Lightening the Heavy Heart
Jesus said to them, “Come away to a deserted place all by yourselves and rest a while.” For many were coming and going, and they had no leisure even to eat. (Mark 6:31)
Christianity, Buddhism, Hinduism, and other religions have their own experiences of meditation. While we have different traditions, practices, and theological understandings, there are a number of mindful practices we can learn from each other. Anton Chevalier, in his article “5 Habits of Highly Mindful People,” points out some of the ways of calming the mind. When the mind is calm, the Spirit has room to roam and speak.
Mindful people, no matter their tradition have these experiences of mindfulness in common. “They Pay Attention to What Their Mind Is Saying.” Denying your thoughts will not make them go away. Address your thoughts in a positive, supportive way, and they will not hang in your mind. “They Embrace Imperfection.” They are not overwhelmed by their own mistakes. Trying hard provides integrity, which is more important that perfection.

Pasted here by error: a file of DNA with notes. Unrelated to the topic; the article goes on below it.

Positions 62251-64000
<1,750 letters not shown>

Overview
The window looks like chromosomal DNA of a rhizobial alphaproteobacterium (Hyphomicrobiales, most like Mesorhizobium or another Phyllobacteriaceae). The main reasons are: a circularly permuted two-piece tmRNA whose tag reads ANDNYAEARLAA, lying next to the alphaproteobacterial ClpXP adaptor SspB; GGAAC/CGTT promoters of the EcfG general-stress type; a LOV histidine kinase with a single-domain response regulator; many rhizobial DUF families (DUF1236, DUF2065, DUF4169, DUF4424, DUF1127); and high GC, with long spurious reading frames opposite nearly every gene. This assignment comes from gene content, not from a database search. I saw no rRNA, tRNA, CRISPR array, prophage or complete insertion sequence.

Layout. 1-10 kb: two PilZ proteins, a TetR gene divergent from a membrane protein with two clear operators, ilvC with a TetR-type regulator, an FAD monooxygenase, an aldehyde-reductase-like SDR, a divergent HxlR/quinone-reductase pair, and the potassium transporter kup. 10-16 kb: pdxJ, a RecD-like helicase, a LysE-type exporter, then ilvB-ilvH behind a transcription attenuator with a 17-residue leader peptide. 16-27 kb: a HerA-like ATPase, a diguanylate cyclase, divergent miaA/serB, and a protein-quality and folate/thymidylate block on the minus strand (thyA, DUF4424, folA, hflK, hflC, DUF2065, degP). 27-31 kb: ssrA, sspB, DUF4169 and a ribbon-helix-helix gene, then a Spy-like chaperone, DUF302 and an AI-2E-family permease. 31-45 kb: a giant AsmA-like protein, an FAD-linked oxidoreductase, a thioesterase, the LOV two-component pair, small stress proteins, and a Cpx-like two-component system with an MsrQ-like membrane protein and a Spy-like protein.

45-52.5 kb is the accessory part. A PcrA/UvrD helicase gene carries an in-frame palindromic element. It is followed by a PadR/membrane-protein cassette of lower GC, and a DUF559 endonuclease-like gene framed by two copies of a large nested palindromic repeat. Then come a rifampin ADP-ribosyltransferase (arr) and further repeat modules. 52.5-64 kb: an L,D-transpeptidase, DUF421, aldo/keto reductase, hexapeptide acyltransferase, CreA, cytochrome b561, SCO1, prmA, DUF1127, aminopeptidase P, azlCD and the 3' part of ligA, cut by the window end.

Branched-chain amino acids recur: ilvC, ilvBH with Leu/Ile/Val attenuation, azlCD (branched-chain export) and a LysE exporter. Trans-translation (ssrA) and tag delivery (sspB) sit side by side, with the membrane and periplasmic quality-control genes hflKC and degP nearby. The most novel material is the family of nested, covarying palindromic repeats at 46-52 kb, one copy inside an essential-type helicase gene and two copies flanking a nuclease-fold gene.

Mindful people, knowing their imperfection, can appreciate their need for self-improvement. “They Practice Self Care.” Knowing when one is overworked, overtired, and overtaxed, allows for recharging so one can experience her/his best self. Finally, Chevalier points out, “They Don’t Let Their Emotions Run Wild.” Controlling one’s emotions provides the control necessary to calm the heart and mind. It defuses the ego enough to open oneself to the Divine.
Today, begin practicing your own mindfulness. Be forgiving of yourself. It will not feel comfortable right away. But the more you practice these habits; the more mindfulness will feel like your true being. Pray for God to calm your inner being, heart, soul, and mind. Give the Holy Spirit room to move within you. It will calm your spirit and enlighten your heavy heart.